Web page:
Last but not least, Angela was also given a nickname, which she was very uncomfortable with. You see, we might be very comfortable with our buddies, giving them lousy nicknames, but that’s because they are ALREADY buddies.

With someone new, you need to build rapport and establish a long-term relationship first before getting to that level. In short, be friendly but have boundaries too.

Source (Imgflip): https://imgflip.com/i/23yyky

5. Inappropriate tone and (6) Distasteful jokes

Speaking of names, even a real name can be a source of discomfort. Hani, a Singaporean, faced this situation in Johor Bahru. She wanted to buy honey at a ‘kedai jamu.’

Long story short, the seller makes a joke about the similarities of her name and the name of the item she’s buying (Hani buying honey). Not only was it not funny, but the tone he used made her uncomfortable too. Maybe a Brad Pitt would’ve been able to pull the joke off, but an uncle at a jamu shop, maybe not so much.

Writer’s note:

Basically, it’s not only what you say, but how you say it.  Practice the right tone, for different situations, for different people.

Also, sometimes, a joke might sound funny in our head, but as soon as it leaves our mouth, we realize it’s not funny and potentially offensive too. So unless you’re a professional stand-up comedian, go easy on the jokes ok?

Source (Imgflip): https://imgflip.com/i/23yyuk

7. No eye contact and (8) Not smiling

This story is so spot on, we’d like to quote it verbatim (although she prefers to remain anonymous).

“When I meet someone for the first time, I’ll smile and extend my hand for a handshake. I would expect the person to at least reciprocate with the same courtesy. But I’ve met some people who won’t even look me in the eye and smile when they return the handshake. They would be looking downwards or around them.”

How rude!

“Also, they’d do anything to avoid your glance. Their faces are unreadable and unsmiling. That’s just super odd, as well as a little rude. I don’t know why they wouldn’t look directly at me when I’m directly in front of them. I do my best to make them feel comfortable and it’s not like I’m interrogating them or whatever, so, hmm.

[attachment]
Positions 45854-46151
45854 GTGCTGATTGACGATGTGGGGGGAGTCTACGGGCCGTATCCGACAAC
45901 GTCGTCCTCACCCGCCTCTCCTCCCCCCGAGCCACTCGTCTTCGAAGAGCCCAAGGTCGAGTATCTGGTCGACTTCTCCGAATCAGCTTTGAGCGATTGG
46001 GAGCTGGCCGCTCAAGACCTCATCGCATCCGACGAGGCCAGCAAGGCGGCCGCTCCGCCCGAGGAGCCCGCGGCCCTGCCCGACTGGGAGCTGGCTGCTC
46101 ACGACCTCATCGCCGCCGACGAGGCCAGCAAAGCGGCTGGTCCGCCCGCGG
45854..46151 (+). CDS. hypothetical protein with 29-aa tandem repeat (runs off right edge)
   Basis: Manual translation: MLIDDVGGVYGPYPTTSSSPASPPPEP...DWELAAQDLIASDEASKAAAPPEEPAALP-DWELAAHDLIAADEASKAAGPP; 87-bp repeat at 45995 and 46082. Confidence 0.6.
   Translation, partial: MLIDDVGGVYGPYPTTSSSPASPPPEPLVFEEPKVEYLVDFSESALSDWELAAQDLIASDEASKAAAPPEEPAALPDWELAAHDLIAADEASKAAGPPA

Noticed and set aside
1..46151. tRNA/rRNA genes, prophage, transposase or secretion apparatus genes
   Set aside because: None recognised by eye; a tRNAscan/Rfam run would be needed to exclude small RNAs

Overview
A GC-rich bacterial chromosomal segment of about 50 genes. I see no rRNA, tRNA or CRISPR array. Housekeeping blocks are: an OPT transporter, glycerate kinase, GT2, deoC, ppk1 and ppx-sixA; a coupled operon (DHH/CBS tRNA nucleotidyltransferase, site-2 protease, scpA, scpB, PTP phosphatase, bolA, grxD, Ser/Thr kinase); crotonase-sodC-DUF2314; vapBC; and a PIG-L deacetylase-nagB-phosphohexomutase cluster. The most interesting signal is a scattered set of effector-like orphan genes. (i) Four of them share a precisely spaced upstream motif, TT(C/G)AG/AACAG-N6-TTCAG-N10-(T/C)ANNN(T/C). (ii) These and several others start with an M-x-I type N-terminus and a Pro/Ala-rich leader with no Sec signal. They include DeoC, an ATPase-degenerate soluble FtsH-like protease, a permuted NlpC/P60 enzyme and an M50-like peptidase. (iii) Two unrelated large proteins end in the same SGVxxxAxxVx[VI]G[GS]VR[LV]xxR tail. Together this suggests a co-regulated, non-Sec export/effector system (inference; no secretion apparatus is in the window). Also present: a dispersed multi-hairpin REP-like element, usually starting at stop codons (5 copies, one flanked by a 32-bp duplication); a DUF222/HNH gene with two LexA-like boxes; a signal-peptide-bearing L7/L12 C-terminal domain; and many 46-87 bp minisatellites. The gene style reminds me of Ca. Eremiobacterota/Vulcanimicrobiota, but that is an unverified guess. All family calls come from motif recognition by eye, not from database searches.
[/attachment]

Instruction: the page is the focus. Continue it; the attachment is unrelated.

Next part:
Dunno what’s their deal, but for me at least, that’s off-putting. I find myself more likely to carry on a conversation with (and eventually becoming friends with) people who are more open and confident and generally just courteous.”

Source (Imgflip): https://imgflip.com/i/23yz4p

9. Interrupting conversation

Mirza, an event executive, got the shock of his life when he was told by his boss on his second week of industrial training.

“You know what’s your biggest problem? It’s so annoying you might not notice it, but you like to interrupt conversations all the time!” 

Mirza thought his boss was just lashing out at him. But when he started paying more attention to himself, he noticed he really does have a tendency to interrupt when other people are speaking.

Writer’s Note:

Please learn to let others finish their sentence before you give your own opinion.

So there you have it, these are some of the common mistakes Malaysians tend to make when meeting someone new. Keep these experiences in mind when you are at a party with new people, or any other occasions lah. It’s important to be polite so you can make new friends, and avoid offending other people.

Do you have some stories you like to share or tips for other Malaysians to improve? Share your experience below, and help fellow Malaysians improve their interpersonal skills!